Bryde's Whale (Balaenoptera brydei) - Wiki
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[Photo] Bryde's Whale (Balaenoptera brydei). U.S. National Marine Fisheries Service photo by Wayne Hoggard.
Bryde’s Whales are the least-known and in many ways the most unusual of the rorquals. They are small by rorqual standards???no more than about 25 tonnes???prefer tropical and temperate waters to the polar seas that other whales in their family frequent; are largely coastal rather than pelagic, and although they retain the characteristic plates of whalebone that the baleen whales use to sieve small creatures from the waters with, their diet is composed almost entirely of fish.
"Bryde's" is pronounced "broo-dess", and the name is sometimes mistaken as "brutus whale". The Bryde’s whale got its name from Norwegian consul to South Africa, Johan Bryde, who helped set up the first whaling factory in South Africa in the early 1900s.
The whale is also called Luulumbo by the Kadazans in Sabah, Malaysia.
Bryde’s whales feed on pelagic schooling fish, such as anchovy and herring.
They are distributed widely throughout tropical and subtropical waters, with a separate, smaller, pygmy species found in tropical Western Pacific and South-East Asia.
In general, Bryde's Whales have a very broad and short head, with between 40 and 70 ventral grooves, and relatively large eyes.
The Bryde’s whale is a baleen whale and is unique in that it has three longitudinal ridges on its head, from the tip of the snout back to the blowhole. (The other rorquals have just one ridge.)
According to International Fund for Animal Welfare, the mammal has folds or grooves on its throat and chest that allow the mouth to expand when filled with water.
The whale has twin blowholes with a low splashguard to the front. It has no teeth but has two rows of baleen plates.
The prominently curved, pointed dorsal fin is readily seen when a Bryde's Whale surfaces. The flippers are small and slender; the broad, centrally notched tail flukes never break the surface.
Colour varies: the back is generally dark grey or blue to black, the ventral area a lighter cream, shading to greyish purple on the belly. Some have a number of whitish-grey spots, which may be scars from parasites or shark attacks.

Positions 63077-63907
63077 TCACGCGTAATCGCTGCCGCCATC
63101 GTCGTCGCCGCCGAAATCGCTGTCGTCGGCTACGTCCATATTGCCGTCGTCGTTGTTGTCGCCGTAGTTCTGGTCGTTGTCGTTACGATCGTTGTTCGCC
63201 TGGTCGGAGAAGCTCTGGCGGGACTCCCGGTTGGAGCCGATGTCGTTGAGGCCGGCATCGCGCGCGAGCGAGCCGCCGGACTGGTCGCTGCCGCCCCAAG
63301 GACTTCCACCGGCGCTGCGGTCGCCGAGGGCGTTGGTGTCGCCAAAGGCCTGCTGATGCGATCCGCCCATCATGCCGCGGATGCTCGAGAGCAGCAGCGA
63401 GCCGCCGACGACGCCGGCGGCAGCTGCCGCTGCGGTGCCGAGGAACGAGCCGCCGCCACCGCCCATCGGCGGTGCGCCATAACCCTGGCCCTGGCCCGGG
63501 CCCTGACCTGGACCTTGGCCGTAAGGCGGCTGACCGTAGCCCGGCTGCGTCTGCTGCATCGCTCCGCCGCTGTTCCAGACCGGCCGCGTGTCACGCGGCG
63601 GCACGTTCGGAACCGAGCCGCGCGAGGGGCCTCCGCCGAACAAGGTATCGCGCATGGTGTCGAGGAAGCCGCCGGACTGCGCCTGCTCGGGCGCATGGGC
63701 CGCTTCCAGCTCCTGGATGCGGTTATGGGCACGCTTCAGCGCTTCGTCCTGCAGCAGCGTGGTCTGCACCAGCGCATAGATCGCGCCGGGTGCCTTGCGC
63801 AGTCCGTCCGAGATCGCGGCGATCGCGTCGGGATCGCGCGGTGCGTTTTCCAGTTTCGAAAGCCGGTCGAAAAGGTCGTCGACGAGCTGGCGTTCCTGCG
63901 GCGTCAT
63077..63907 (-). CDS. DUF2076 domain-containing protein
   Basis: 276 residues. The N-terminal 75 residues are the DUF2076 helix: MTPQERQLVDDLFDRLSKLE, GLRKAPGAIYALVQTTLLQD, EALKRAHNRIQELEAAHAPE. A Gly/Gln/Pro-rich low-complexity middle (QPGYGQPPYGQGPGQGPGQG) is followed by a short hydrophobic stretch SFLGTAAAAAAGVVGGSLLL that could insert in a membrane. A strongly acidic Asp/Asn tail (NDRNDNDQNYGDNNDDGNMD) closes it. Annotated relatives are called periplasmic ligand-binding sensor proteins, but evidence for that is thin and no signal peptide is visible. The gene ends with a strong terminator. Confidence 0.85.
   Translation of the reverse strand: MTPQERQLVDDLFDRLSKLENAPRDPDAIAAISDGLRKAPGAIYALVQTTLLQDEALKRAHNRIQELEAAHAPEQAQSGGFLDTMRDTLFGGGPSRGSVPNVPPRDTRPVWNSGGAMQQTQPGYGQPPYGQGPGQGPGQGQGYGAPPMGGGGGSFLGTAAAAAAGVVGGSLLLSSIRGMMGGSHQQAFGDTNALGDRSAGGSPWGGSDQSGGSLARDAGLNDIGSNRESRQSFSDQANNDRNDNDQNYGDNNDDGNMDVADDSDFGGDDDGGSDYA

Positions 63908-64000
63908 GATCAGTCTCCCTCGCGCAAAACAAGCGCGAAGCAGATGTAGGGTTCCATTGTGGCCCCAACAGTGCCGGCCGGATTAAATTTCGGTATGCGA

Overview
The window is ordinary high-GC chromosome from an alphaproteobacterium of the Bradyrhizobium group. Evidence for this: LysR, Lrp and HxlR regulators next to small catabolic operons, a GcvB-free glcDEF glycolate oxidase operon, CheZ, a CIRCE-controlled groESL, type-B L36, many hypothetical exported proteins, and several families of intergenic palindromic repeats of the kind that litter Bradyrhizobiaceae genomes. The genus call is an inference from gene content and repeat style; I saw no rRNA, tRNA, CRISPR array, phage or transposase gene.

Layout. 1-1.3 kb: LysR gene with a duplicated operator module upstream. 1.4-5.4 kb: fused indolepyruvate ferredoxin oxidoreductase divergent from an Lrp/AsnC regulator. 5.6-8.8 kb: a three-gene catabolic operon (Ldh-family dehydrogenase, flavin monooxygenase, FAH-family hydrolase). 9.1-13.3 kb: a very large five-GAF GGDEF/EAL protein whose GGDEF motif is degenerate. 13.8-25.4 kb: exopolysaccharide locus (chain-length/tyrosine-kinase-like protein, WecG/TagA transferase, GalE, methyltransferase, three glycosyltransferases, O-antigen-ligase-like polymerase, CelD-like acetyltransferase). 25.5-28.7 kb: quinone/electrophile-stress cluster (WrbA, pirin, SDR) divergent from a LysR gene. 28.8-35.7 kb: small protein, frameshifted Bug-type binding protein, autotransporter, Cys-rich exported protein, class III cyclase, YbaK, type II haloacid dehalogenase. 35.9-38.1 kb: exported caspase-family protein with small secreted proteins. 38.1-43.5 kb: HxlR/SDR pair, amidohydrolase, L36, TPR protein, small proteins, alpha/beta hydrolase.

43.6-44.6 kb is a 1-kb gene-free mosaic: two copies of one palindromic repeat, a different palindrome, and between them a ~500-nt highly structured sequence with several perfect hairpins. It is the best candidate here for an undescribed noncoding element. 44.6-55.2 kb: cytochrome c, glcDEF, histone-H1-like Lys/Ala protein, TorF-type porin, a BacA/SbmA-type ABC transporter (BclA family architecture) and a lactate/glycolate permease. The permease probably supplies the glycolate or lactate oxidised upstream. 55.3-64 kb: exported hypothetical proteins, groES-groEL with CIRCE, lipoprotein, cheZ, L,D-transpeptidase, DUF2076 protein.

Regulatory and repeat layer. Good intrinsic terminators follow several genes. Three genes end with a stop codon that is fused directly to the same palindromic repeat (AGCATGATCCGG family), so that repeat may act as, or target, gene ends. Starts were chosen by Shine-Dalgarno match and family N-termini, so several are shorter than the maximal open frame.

On August 23, 2007, a large whale with wounds in several parts of its body was found dead in waters off the town of Tagdon, Barcelona in Sorsogon province in the Philippines. The 14-meter long, 7-ton corpse was later identified to be a Bryde's whale. This particular species is known to frequent the coastal waters of the central Philippines, specifically the waters off Siquijor, Bohol, Palawan and Camiguin.
Bryde’s whales are believed to breed year round and their gestation period is estimated to be 12 months. Calves are about 4 m long at birth and weigh 1,000 kg.
There appear to be two species, and some confusion between them exists. Bryde's Whales are very similar in appearance to Sei Whales and almost as large, and were not described until 1878 from a stranded specimen on the coast of Burma, which was given the name Balaenoptera edeni. In 1913 whales off the coast of South Africa were described as Balaenoptera brydei, the name being given to honour Johan Bryde, Norwegian consul and pioneer of the South African whaling industry.
By the 1950s, it was thought that they were a single species, which became B. edeni (because the first proposed name for any species always has priority) but retained Bryde's Whale as the common name. Recent genetic work, however, indicates that there are in fact two separate species:
Bryde’s Whale, Balaenoptera brydei, with a worldwide tropical and semi-tropical distribution, grows to 26 tonnes and 15 metres long.
The Pygmy Bryde's Whale (still often called Eden's Whale, Balaenoptera edeni), is found in coastal waters of the eastern Indian and western Pacific oceans.
Bryde's whales vary considerably in form. Five different types have been identified, including at least two smaller ones that tend to stay closer inshore. Alas from the point of view of taxonomic simplicity, DNA testing shows that the newly confirmed pygmy species of South-east Asia is not the same as the similar-looking small form found in the Caribbean. Complicating matters still further, there are forms which appear to be intermediate between Bryde's Whale and the Sei Whale. See also Balaenoptera omurai.
Bryde’s whale is listed as Data Deficient by the International Union for the Conservation of Nature and Natural Resources (IUCN). It is also listed on Conservation on International Trade of Endangered Species of Wild Fauna and Flora (CITES) Appendix I, which prohibits international trade.
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